051010 McDonald's Net Hurt By Labor, Beef Costs

October 20, 2005

Los Angeles - McDonald's Corp.reported a 6 percent drop in third-quarter earnings, in line with a better- than-expected outlook it gave last week, but the company's shares fell more than 2 percent as higher labor and beef costs pressured profit margins.

Improvement in major European markets like Germany and France helped boost sales at the world's largest restaurant company, but investors were disappointed by margins at company-owned restaurants. McDonald's operates more than 30,000 restaurants worldwide; about 18,000 are franchised.

"Quality was not as high as we would have hoped," Prudential analyst Larry Miller said in a note to clients. "Company-operated margins were lower than we were expecting."

McDonald's chief financial officer responded to the margin concerns on a conference call with analysts.

"There are several areas of the world where margins and returns are well below historical highs and below our targets," the CFO, Matt Paull, said. "Our entire management team is focused on improving these results."

Beef costs are expected to be up 8 percent in the United States this year and 14 percent higher in Europe, executives said. Added benefits for restaurant managers, including an enhanced 401k program, also weighed on margins.

McDonald's said sales of new Premium Chicken sandwiches, a strong breakfast business and later hours helped to drive sales in the United States, its flagship market.

In Europe, McDonald's No. 2 market, progress has been slow, in part due to economic weakness in Germany. But demand for products like the premium Big Tasty hamburger there and the lower-priced Les Petit Plaisir chicken sandwich in France have boosted sales in those countries.

At the same time, poor performance in Britain continues to hamper results.

McDonald's has said the U.K. market is suffering because consumers have a poor perception of its food. On Thursday, Paull said the company was moving aggressively to introduce new menu items and communicate with customers about food quality. Still, he added that the issues in that market "are more long-term in nature and may take time to resolve."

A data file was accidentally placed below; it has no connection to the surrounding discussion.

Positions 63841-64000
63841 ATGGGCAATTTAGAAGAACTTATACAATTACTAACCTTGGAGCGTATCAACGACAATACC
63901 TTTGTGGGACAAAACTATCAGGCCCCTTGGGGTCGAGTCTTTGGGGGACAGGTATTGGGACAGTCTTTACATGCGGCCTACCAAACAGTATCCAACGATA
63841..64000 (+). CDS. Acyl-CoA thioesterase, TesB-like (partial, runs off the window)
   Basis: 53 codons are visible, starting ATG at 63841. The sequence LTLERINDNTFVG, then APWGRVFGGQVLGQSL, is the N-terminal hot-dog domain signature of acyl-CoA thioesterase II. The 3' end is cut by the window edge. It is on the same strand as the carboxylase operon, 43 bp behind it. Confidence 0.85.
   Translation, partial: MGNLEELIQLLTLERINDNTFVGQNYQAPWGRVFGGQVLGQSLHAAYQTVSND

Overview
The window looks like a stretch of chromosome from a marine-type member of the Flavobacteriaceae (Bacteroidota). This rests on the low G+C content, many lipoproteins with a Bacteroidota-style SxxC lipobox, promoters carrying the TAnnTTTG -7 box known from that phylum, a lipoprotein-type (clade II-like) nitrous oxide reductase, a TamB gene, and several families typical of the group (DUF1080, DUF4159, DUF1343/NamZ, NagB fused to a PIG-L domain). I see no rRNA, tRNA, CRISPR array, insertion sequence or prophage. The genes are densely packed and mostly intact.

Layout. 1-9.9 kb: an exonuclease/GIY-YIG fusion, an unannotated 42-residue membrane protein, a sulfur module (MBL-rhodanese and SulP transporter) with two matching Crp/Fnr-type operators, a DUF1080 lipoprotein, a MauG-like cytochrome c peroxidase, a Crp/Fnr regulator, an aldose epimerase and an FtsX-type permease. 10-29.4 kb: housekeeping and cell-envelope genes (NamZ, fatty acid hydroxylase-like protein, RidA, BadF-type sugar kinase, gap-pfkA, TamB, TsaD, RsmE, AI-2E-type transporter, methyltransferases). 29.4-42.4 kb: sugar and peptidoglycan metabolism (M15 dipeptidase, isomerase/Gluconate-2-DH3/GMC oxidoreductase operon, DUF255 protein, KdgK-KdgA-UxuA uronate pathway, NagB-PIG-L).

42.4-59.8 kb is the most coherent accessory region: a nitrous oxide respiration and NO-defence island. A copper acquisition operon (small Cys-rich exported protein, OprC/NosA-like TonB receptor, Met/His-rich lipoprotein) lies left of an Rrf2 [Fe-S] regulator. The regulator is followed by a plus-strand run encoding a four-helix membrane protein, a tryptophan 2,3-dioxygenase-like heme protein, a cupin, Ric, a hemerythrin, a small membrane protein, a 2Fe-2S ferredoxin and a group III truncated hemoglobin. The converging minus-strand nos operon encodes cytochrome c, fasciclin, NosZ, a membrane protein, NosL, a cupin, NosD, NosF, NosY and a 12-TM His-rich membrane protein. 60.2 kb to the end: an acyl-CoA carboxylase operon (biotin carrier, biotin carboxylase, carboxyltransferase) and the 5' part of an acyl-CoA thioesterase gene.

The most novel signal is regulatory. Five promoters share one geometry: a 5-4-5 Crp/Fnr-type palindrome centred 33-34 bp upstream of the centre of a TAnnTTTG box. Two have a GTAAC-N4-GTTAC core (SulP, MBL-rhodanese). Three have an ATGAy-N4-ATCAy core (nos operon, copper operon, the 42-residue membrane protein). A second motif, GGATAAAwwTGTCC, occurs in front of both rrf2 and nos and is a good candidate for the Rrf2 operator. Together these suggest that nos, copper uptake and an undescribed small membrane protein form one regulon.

Third-quarter net income fell to $735.4 million, or 58 cents per share, compared with $778.4 million, or 61 cents per share, a year earlier. Last year's results included a tax benefit of 7 cents per share.

Excluding a one-time gain, the world's largest restaurant company earned 56 cents per share. The gain came from McDonald's sale to an outside party of the rights to develop an undisclosed overseas market.

On that basis, analysts had predicted earnings of 55 cents a share on average before last week's announcement, according to industry estimates.

Revenue rose 8 percent to $5.33 billion, while operating income climbed 6 percent to $1.2 billion. Sales at McDonald's restaurants open at least 13 months, or same-store sales, were up 4.1 percent.

One analyst said he was surprised McDonald's shares were down, given improvements in Europe and continued growth in the United States.

"I saw it as a very upbeat report," said Peter Jankovskis, director of research at OakBrook Investments in Lisle, Illinois. "There is no fundamental reason for investors to be selling."


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